Maintaining a consistent daily light integral requires sophisticated computer software to monitor the amount of light received since sunrise, compare it with predicted total sunlight at sunset, and determine the optimal operation of the lighting or shading systems. This approach not only ensures a consistent light integral but also maximizes the utilization of off-peak electricity hours for supplemental lighting, further enhancing cost-effectiveness.

Carbon Dioxide Enrichment for Enhanced Photosynthesis

Photosynthesis, the fundamental process driving plant growth, requires not only light (PAR) but also carbon dioxide (CO2) in sufficient quantities. When supplemental lighting is employed to increase plant production, maintaining adequate CO2 concentrations within the greenhouse becomes crucial to prevent CO2 from becoming a limiting factor.

During the colder months, when greenhouse ventilation rates are minimal to maintain desired temperatures, the CO2 concentration inside can drop significantly due to limited fresh air exchange. Under these low-ventilation conditions, it may be economically viable to enrich the greenhouse atmosphere with CO2 levels up to three times the ambient concentration, resulting in increased photosynthesis and enhanced plant growth.

Research indicates that, within certain limits, it is possible to reduce the required daily light integral while simultaneously increasing the CO2 concentration, achieving the same overall plant production. This strategy highlights potential significant savings, as CO2 enrichment is typically more cost-effective than adding supplemental light.

Computer control software plays a pivotal role in assisting growers with CO2 enrichment decisions, including when to introduce CO2, determining target concentrations, and coordinating the operation of supplemental lighting systems. However, during warmer months with substantial ventilation requirements to maintain target greenhouse temperatures, CO2 enrichment may not be cost-effective due to the rapid exhaust of the released CO2.

Proactive Lamp Replacement and Maintenance

Proper maintenance of supplemental lighting systems is imperative and should never be overlooked. Like any other equipment, failures can occur, necessitating prompt correction to prevent non-uniform light distribution patterns that can adversely affect plant production uniformity.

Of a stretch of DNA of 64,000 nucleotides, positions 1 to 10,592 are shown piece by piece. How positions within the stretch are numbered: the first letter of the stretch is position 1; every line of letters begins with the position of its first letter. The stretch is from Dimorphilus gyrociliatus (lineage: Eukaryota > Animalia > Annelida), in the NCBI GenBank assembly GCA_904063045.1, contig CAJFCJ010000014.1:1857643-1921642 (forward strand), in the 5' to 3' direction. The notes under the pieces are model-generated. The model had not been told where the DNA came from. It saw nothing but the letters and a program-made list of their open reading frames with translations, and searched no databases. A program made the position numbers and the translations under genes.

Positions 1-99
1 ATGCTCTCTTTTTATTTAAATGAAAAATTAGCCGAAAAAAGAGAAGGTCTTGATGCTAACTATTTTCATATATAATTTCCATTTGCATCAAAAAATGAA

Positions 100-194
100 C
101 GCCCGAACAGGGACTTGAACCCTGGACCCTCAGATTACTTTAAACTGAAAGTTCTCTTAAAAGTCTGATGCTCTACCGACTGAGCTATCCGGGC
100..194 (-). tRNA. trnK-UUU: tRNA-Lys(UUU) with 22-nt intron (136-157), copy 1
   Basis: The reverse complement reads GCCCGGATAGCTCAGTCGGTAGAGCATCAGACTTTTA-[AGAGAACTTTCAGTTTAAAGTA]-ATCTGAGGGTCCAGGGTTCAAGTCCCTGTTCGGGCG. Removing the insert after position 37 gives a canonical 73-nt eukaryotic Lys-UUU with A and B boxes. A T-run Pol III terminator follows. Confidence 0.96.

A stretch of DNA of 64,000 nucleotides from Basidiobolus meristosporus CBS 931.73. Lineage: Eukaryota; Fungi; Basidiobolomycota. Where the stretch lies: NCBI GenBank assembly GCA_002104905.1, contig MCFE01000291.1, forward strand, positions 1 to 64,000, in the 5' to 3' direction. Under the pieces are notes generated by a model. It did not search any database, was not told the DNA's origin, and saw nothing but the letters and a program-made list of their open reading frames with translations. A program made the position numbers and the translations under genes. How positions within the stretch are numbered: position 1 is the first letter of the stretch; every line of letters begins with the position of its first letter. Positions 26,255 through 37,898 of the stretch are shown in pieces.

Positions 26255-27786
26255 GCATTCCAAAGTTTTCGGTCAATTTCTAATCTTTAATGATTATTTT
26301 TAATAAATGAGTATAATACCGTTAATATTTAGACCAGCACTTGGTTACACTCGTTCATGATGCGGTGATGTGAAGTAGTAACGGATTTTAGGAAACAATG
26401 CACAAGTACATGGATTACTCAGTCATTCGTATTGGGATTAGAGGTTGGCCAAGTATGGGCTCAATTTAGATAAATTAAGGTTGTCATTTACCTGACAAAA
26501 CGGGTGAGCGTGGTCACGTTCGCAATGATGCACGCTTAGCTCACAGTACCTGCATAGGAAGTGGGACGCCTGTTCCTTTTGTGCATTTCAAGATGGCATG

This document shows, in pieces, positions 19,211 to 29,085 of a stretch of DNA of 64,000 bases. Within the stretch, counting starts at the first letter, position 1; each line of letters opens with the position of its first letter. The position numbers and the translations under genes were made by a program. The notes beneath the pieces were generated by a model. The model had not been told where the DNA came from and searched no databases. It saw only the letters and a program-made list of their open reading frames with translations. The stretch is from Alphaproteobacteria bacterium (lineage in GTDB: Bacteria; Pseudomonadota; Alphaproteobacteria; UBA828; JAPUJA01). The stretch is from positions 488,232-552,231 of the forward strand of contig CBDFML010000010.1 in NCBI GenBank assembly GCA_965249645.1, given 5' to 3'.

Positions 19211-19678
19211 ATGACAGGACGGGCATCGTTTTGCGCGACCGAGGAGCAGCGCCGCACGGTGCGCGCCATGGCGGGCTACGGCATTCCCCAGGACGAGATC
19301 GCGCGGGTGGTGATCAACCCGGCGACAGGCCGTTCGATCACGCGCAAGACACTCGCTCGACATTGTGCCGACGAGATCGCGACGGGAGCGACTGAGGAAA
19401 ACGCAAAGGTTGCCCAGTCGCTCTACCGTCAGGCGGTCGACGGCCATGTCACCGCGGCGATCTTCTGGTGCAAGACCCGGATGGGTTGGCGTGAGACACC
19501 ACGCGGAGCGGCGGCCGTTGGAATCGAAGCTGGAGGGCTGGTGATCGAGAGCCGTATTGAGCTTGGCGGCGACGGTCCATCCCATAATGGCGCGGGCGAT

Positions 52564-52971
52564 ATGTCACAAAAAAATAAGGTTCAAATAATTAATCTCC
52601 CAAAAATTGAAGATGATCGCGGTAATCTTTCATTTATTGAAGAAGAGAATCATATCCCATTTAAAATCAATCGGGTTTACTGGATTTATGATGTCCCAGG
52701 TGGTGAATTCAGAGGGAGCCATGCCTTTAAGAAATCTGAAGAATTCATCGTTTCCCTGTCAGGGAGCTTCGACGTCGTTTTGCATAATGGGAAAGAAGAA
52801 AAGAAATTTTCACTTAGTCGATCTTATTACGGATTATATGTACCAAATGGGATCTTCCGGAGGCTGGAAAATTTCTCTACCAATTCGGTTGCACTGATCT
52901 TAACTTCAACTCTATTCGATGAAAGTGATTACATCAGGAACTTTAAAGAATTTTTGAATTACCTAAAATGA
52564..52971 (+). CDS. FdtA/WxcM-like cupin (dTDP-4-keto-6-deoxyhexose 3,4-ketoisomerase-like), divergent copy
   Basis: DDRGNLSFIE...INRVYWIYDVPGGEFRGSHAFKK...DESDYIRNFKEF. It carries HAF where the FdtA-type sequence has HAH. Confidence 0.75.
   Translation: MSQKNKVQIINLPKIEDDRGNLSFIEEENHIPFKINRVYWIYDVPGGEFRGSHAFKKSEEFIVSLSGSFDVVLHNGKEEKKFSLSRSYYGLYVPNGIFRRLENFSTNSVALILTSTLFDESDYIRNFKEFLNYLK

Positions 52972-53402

In addition to incidental failures, the light output of lamps gradually degrades over time, with the rate of degradation varying based on the lamp type and operating conditions (e.g., temperature). By understanding the approximate rate of degradation (consult the manufacturer’s specifications), growers can develop a strategic lamp replacement schedule to ensure that the overall light intensity does not drop below an acceptable minimum level.

Instead of replacing all lamps simultaneously, which can be cost-prohibitive, a staggered approach can be adopted, such as replacing lamps in groups (e.g., one greenhouse bay at a time or every other lamp or every third lamp). This proactive maintenance strategy ensures optimal light output while minimizing operational disruptions and costs.


Mastering the art of supplemental greenhouse lighting is a transformative journey for cultivators seeking to optimize crop yields, quality, and production efficiency. By harnessing the power of artificial illumination, growers can transcend the limitations imposed by seasonal fluctuations and environmental challenges, unlocking a realm of unprecedented control over the cultivation process.

Through a comprehensive understanding of light measurement units, lamp technologies, installation considerations, light intensity optimization, uniform distribution, reflector design, off-peak operation, consistent daily light integrals, carbon dioxide enrichment, and proactive maintenance, cultivators can navigate the intricate landscape of supplemental lighting with confidence and precision.

As the demand for high-quality, sustainable produce continues to soar, the implementation of supplemental greenhouse lighting systems emerges as a pivotal investment for forward-thinking growers. By embracing this technology and integrating it seamlessly into their operations, cultivators can position themselves at the forefront of the controlled environment agriculture revolution, reaping the rewards of increased yields, enhanced quality, and long-term profitability.